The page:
- client can't bring the weight to the chest so lower the weight, form is more important than the weight
- even with you being late your session was well over an hour
In the chest press, try to have your client take the weights through a wider arc (assuming no pain in the shoulders).
I like how you went to tracing your client's wrists & path of weights during the seated dummbbell press. Client was losing control of the path slightly and that guidance really helped improve the ROM.
I like the selection of the back squat (might be better to come earlier in the workout), but you set it up nicely.
If ever you find a client is getting recurring low back pain during the RDL or conventional deadlift, try going with a sumo stance or a trap bar. Often one of those two will help address the issue.
During the swiss ball leg curl, it would be good to try and include the hip extension portion as well.
During the assisted chin up, your client's elbows were flaring out. Try and have her keep the elbows pointing more towards the front.
During the lat pulldown, your client was tensing up in the neck a little. Try and cue her to depress the scapula (relax the levator scap), which will encourage the lats to do more of the work.
During that plank exercise a better regression then putting client on there knee would be to elevate upper body or if plank is to challenging go into a dead bug to make it easier
During the goblet squat, if you notice your client's heels are pulling up, trying widening out the stance a bit, as well as cueing your client to 'drive the knees out' while they squat down.
Good job working on the hinge, really emphasis keeping the shoulder blades retracted when doing that.
The handles on the dip/chin assist looked to be a bit too wide for the client. Given there isn't an easy way to adjust those, it might have been better to use the dip attachment on the rig (with an elastic for assistance), as those handles are narrower.
Good job correcting the ROM on the lat pulldown (she was going down too low)
During the planks, watch your client's bum starting to drift up when she tires.
When doing the seated shoulder press, aim to be in a spotting position, in case your client loses control of the dumbbell.
Also at this point, I'd like to see you inject more enthusiasm into the sessions (I realize it was a bit tricky this week, given the room was so quiet). But often our clients benefit when we are increasing their level of excitement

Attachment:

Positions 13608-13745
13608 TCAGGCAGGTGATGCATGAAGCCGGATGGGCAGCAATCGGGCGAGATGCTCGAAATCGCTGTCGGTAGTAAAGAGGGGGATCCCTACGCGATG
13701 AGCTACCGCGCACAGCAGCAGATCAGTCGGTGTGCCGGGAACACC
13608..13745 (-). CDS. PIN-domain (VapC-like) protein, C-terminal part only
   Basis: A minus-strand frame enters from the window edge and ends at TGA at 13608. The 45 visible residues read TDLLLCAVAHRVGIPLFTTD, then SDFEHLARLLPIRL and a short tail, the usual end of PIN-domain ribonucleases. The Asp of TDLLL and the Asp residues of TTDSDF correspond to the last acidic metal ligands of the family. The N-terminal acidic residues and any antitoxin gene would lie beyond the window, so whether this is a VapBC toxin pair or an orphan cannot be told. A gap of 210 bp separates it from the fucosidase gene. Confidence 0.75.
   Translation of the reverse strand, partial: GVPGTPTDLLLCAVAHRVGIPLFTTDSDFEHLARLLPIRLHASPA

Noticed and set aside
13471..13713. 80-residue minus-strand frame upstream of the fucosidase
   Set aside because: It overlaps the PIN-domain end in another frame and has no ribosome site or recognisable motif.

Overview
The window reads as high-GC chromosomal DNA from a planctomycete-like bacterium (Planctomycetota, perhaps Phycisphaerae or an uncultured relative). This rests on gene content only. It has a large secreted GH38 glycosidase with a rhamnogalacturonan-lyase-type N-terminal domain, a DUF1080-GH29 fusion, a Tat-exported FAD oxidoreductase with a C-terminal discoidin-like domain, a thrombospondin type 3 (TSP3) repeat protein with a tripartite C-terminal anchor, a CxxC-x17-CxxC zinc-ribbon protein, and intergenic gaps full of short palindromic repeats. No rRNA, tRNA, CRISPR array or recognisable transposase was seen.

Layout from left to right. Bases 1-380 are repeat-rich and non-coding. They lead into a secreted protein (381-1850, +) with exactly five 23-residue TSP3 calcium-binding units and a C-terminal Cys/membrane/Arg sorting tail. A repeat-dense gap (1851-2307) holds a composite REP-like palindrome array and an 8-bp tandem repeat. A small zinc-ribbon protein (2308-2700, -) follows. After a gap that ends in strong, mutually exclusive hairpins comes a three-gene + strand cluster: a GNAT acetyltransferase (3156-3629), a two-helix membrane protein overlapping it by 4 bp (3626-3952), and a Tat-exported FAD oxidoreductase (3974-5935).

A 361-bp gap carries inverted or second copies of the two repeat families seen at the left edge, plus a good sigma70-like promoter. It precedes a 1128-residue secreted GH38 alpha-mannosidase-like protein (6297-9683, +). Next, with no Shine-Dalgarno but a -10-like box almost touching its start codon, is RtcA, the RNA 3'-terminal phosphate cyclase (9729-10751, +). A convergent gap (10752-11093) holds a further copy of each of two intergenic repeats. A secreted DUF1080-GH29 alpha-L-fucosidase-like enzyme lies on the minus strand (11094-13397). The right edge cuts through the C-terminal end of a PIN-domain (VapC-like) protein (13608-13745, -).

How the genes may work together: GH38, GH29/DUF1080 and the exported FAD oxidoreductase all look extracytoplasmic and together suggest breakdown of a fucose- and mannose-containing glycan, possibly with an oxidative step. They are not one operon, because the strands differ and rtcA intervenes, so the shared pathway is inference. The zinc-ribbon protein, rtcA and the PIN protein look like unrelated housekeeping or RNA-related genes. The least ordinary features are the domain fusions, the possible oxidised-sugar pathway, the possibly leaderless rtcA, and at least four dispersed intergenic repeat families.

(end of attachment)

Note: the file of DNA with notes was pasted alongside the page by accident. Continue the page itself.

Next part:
- static stretching should be done at the end of the workout not the beginning
- thera band don't work the best for glute kickbacks, Sarah suggested you do Clamshells instead
- kettlebell swings are an explosive movement and should be done with a heavy weight, make sure your client is hinging and not squatting through this movement
- if your client is on the ground you should be at their level, not standing above them
- bicep curls should be done near the end of the workout since they are an isolation exercise
- avoid doing the exercise with the client so you can coaching them
- shoulder press have the clients back supported
- chin ups and seated row should be done before bicep curls
- after doing curls then back exercises, why add in a triceps extension?
Don't be afraid to give more feedback to your clients during sets (positive or corrections). At times you tended to be quiet.
Also try and expand into incorporating more free weight exercises into your workouts.
During the single leg deadlift, just keep an eye on your client's hips - he was rolling a bit.
- being on the phone while training is very unprofessional
- static stretching should be done at the end of the workout, for a warm up cardio, dynamic or mobility work is best
- why did you choose to do sit ups? A mcgill crunch would be much better alternative that engages the core and doesn't put stress on the spine
- bird dogs should be slowed down and kept under control
- why the superman? There are much better exercises
- keep hands separated during the plank
- cable should be one lower for the pallof press so it is chest height
- Abigail can handle alot more weight for bent over rows, make sure to challenge your client to lift heavier
- Abigail was struggling to do a tricep pushup on her knees and a decline pushup, why not just do regular pushups or even move to bench press?
Nice job in attempting to correct your client's knee position during the leg press. Emma is prone to valgus knees in that movement, so it's going to be something that requires constant cueing.
Also keep an eye on Emma's posture during the plank., she was drifting out of neutral spine towards the end of the set.